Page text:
with Sarah Roark of After Daylight
Name: Sarah Roark
City: San Francisco
Comics: After Daylight - Vampire Comedy
QRD – How old were you when you first got into comics & did you always stick with them or did you come back to them?
Sarah – I was actually much more intensely into newspaper comics when I was a kid. In elementary & middle school it was Doonesbury, Bloom County, Garfield, For Better or for Worse, Far Side, later on Dykes to Watch Out For & Calvin & Hobbes. They were a big influence. I also liked the Pinis’ approach to comics in Elfquest & the Worleys’ in Omaha the Cat Dancer. Although I liked some of the X-Men stuff, I didn’t get deep into comic books until I discovered Neil Gaiman, & after that I was a pretty permanent addition to the fandom.
QRD – What was the first comic book you ever bought?
Sarah – I don’t remember if I bought that B&W Elfquest #1. I shoulda!! I think it was probably either a vintage Superman or Evil Ed #1.
QRD – How old were you when you put out your first comic?
Sarah – After Daylight is the first comic I’ve actually put out as in published, so, uh...39? I was drawing comics for my own & friends’ pleasure before that, but not on a serious ongoing basis.
QRD – What decade do you think produced the best comics?
Sarah – I happen to be a fan of the Neil Gaiman renaissance in the 90s, but there was also some not-so-good stuff that came out of that era, so it may just be that that was the decade I started paying more attention. :-)
QRD – Why comics instead of just writing or drawing?
Sarah – I’ve always told stories, but they’ve always had a very strong visual component to them. I’ve also always drawn, although my drawing was more on the hobby level than my writing. I still love writing prose, but I do find it extremely satisfying to have those moments where I can put across a feeling or a plot twist or a whatever in one panel that would have taken a couple pages in prose fiction. The words & the pictures each have things they can do that the other can’t & put together they’re more than the sum of the parts.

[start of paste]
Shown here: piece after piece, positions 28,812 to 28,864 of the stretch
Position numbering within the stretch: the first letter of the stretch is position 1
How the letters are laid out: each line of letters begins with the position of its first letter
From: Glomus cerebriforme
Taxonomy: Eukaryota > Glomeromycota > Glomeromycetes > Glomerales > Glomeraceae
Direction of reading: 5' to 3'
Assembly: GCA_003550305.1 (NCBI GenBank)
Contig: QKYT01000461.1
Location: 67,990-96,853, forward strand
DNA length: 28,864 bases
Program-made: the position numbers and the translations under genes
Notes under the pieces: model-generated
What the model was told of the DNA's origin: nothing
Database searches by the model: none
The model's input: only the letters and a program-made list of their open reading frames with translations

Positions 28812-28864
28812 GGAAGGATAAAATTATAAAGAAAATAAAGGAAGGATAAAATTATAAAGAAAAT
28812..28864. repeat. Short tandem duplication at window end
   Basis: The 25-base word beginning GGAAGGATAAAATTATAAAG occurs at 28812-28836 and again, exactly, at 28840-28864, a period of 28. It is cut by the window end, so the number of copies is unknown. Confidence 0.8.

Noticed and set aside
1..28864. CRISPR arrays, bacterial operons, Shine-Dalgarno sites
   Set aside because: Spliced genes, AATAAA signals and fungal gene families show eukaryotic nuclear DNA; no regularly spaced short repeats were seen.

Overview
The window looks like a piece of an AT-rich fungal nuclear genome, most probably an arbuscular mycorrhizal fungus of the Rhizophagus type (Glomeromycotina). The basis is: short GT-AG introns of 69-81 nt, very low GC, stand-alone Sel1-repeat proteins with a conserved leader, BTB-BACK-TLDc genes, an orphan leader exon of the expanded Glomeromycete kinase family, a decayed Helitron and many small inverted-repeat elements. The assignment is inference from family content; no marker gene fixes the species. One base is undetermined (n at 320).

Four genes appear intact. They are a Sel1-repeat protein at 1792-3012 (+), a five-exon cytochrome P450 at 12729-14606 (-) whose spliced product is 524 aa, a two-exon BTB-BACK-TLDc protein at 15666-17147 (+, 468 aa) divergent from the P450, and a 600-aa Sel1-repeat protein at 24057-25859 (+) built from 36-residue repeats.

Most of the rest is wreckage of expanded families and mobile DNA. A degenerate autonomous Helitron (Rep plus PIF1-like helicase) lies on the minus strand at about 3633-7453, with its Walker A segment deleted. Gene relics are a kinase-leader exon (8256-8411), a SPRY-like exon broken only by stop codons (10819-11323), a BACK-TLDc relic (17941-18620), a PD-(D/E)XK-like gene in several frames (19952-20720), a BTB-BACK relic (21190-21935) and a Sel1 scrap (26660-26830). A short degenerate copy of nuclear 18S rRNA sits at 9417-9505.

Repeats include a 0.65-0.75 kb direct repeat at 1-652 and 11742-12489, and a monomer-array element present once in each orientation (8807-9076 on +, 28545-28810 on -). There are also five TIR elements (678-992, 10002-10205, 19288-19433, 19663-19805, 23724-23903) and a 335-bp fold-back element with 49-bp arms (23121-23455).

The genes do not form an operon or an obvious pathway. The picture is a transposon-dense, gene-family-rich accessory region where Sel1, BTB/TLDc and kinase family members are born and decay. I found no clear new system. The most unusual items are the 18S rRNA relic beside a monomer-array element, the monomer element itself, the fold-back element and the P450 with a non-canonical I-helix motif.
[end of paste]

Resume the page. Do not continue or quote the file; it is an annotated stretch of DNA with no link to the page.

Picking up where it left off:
QRD – Do you see mini-comics & indie comics as paths to mainstream comics or as their own unique media?
Sarah – For me, it’s its own thing...we all owe mainstream comics a lot, but my stories aren’t on the kind of subjects where they really *have* to be big-publisher produced to have a proper home. I am always glad when I see the mainstream publishers expand their repertoire, though, & I think that in addition to being awesome on their own, indie comics, minicomics, & other alternative comics put pressure on the big guys to up their game.
QRD – How many copies of your comic do you print in your first run?
Sarah – I’ll tell you after the Kickstarter. :-) I have been web distributed up to now, so that’s the infinite-monkeys, infinite-copies side of things.
QRD – How much do you think comics should cost?
Sarah – Oo. Well, it really depends, but I think they definitely always need to be at a price point where the creators make a decent per-page, unless they’re working on a business model that gets a fair share of money to the creator in other ways. Basically nobody should be stiffed of their share & the publisher should be taking most of the financial risk. So then the price point will fluctuate depending on the format, the length & frequency, the size of the print run, etc.
QRD – How many books do you produce a year & how many would you like to?
Sarah – It’s taken me not quite two years to get the first 100-page arc done. If I could ever get that down to more like a year I’d be very happy, but I don’t know if that’s possible with the kind of hand-shading I do.
QRD – Do you think stories should be serialized or delivered as complete works?
Sarah – That absolutely depends on the story itself. I don’t have a dogma on the subject.